Where people live closer together, the ability of leaders (or opposition) to mobilize the population is much easier. The average level of urbanization (proportion of population living in cities) in sub-Saharan Africa is 36% (Afribiz); for North Africa (the Africa of Arab Spring) the level is 59%. Yes, there are some sub-Saharan countries with extremely high levels of urbanization, e.g., Gabon at 85%, whilst Egypt is only 43% urbanized (Cairo does have around 15 million people living in and around the city, making it the largest metropolitan area in Africa, more populous than two-thirds of sub-Saharan African countries, [Wikipedia]). Communication and transportation are easier in urbanized areas; social networks may be denser; places to congregate easier to locate.
When populations are more spread out, when countries are less urbanized, mass mobilization requires physically getting people to the demonstration sites and feeding and housing them between demonstrations. These logistical barriers are not found in urban settings where demonstrators could simply go home after the event, or – as in Tahrir Square – the networks and markets necessary to feed and support the demonstrating populations already existed because they were needed to support the city in the first place.
9. Educated Youth Bulge
The Arab Spring started when Mohamed Bouazizi set himself on fire in front of a government office in Tunisia. He later died of his wounds. His self-immolation was borne out of the frustration he felt as a college graduate who was forced to work as a street vendor (BBC News). That frustration is not unique. Across Africa and the Middle East, there are large populations of young men and women who were promised better lives and jobs if they received an education; promises that have not been fulfilled. In Arab countries the frustration has fueled blogs, websites and Facebook accounts. In sub-Saharan Africa countries, the same process is happening, but the level of access to the Internet is less than in North Africa and the Middle East (see above).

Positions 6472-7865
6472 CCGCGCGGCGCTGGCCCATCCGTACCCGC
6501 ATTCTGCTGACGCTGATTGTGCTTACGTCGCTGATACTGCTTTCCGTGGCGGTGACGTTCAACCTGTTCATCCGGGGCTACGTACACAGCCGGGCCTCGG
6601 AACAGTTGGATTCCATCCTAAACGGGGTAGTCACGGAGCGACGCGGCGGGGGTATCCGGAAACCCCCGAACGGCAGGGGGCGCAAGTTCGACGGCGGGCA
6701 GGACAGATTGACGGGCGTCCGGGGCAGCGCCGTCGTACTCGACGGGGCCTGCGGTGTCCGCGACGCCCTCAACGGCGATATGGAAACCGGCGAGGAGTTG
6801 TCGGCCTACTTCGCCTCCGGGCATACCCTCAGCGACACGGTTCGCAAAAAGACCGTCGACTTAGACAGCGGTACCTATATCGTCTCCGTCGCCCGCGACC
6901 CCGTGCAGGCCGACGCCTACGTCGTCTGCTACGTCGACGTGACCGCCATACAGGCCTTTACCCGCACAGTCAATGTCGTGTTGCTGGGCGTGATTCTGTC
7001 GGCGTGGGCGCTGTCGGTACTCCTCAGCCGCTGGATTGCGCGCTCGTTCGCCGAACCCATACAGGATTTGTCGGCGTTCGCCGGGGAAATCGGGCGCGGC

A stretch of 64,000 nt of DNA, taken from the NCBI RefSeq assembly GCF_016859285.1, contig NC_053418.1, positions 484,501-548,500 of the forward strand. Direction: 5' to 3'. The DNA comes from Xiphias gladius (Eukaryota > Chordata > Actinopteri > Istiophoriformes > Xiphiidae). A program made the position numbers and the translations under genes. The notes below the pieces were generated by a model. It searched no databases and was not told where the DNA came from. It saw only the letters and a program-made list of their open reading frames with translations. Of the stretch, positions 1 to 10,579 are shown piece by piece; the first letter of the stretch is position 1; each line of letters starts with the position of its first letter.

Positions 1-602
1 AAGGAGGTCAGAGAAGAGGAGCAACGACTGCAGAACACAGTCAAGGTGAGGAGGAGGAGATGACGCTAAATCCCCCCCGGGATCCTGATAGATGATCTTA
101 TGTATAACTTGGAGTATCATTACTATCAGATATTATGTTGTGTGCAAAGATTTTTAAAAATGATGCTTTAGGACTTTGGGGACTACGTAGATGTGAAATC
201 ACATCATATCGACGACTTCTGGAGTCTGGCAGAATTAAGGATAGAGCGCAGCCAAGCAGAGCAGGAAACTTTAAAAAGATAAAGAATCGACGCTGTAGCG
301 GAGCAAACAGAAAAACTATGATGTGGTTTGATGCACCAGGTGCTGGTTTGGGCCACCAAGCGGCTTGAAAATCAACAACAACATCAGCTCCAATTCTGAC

An African Spring is not entirely out of the question, but the above reasons show the enormous hurdles that would need to be overcome to rid African nations of their dictators. And Facebook posts won’t get it done.
Michael P. Moore, October 25, 2011.